Conclusions: there is a high burden of silent coronary artery disease in patients with nonfatal cerebral infarction and no known coronary heart disease, even in the absence of systemic atherosclerosis. The prevalence is even higher in patients with evidence of carotid and/or femoral plaque.
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http://dx.doi.org/10.1161/STROKEAHA.110.584086DOI Listing
January 2011

Yield of systematic transcranial Doppler in patients with transient ischemic attack.

Ann Neurol 2010 Jul;68(1):9-17

INSERM-U698 and Denis Diderot University and Medical School, Paris, France.

Objective: Urgent evaluation and treatment of transient ischemic attack (TIA) patients in a dedicated TIA clinic may reduce the 90-day stroke risk by 80%. ABCD2 (Age, Blood pressure, Clinical features, Duration, Diabetes) score and magnetic resonance imaging abnormalities help to identify patients at high risk of stroke. Our aim was to determine whether the use of transcranial Doppler (TCD) examination on arrival at the TIA clinic yields additional information that facilitates the identification of patients at high risk of stroke recurrence.

Methods: Between January 2003 and December 2007, 1,881 patients were admitted to SOS-TIA clinic (a TIA clinic with around-the-clock access). Clinical and vascular assessment included TCD performed by a neurologist immediately after admission. Stroke prevention measures were initiated on arrival, in accordance with guidelines. All patients were followed for 1 year after presentation to the SOS-TIA clinic.

Results: A total of 1,823 TCD examinations were performed within 4 hours of admission. Intracranial narrowing or occlusion was found in 8.8% of patients, and was independently associated with age, hypertension, and diabetes. After 1-year follow-up on best preventive therapy, the incidence of recurrent vascular events (intracranial revascularization for TIA recurrence, stroke, myocardial infarction, and vascular death combined) was 7.0% in patients with intracranial narrowing or occlusion and 2.4% in those without (log-rank, p = 0.007). The hazard ratio of combined outcome for the presence of intracranial narrowing or occlusion was 2.29 (95% confidence interval [CI], 1.15-4.56; p = 0.02) in multivariate analysis including age, gender, hypertension, and diabetes, and was 2.50 (95%CI, 1.24-5.05; p = 0.01) in multivariate analysis including ABCD2 score > or =4.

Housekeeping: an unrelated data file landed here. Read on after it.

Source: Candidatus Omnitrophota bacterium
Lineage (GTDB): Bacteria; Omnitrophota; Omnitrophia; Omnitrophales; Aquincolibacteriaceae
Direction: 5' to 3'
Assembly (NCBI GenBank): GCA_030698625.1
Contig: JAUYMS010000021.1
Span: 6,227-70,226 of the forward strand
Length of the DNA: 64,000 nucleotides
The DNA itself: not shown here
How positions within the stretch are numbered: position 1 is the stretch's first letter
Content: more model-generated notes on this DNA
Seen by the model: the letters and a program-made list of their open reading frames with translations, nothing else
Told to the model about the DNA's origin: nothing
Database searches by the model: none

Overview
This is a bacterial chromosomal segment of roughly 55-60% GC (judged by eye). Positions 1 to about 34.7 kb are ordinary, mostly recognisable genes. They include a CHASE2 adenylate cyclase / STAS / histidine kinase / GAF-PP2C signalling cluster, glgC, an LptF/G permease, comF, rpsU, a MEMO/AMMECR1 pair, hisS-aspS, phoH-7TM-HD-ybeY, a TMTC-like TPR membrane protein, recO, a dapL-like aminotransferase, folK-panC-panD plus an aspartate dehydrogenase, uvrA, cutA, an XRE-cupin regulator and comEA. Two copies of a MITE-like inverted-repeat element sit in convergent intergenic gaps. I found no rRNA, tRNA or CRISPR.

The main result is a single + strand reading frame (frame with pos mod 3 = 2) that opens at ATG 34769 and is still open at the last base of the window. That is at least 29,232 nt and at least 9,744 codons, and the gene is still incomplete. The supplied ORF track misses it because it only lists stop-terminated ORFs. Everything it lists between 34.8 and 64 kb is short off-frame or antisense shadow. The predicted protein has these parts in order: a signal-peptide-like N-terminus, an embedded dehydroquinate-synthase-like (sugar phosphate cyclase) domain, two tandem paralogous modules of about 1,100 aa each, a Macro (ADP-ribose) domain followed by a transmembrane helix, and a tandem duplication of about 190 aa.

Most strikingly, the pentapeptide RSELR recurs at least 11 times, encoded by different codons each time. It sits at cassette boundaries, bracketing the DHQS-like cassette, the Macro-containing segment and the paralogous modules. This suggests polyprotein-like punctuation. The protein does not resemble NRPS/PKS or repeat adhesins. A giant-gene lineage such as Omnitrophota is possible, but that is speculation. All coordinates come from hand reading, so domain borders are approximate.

Interpretation: Immediate TCD examination on arrival at the TIA clinic is feasible and could help to identify patients at high risk of vascular events recurrence. This study supports a systematic intracranial vascular examination in the initial management of TIA.
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http://dx.doi.org/10.1002/ana.21921DOI Listing
July 2010

Hypertrophic remodeling and increased arterial stiffness in patients with intracranial aneurysms.

Atherosclerosis 2010 Aug 13;211(2):486-91. Epub 2010 Apr 13.

Department of Neurology, CHU-Hopitaux de Rouen & Institut National de la Sante et de la Recherche Medicale (INSERM) U644, Institut Federatif de Recherche Multidisciplinaire sur les Peptides (IFRMP) 23, Institute for Biomedical Research, University of Rouen, France.

Objective: Because an underlying arteriopathy might contribute to the development of intracranial aneurysms (IAs), we assessed the elastic properties of proximal conduit arteries in patients with IA.

Methods: In 27 patients with previous ruptured IA and 27 control subjects matched for age, gender and BMI, we determined arterial pressure, internal diameter, intima-media thickness (IMT), circumferential wall stress (CWS) and elastic modulus (wall stiffness) in common carotid arteries using applanation tonometry and echotracking. Moreover, carotid augmentation index (AIx, arterial wave reflections) and carotid-to-femoral pulse wave velocity (PWV, aortic stiffness) were assessed.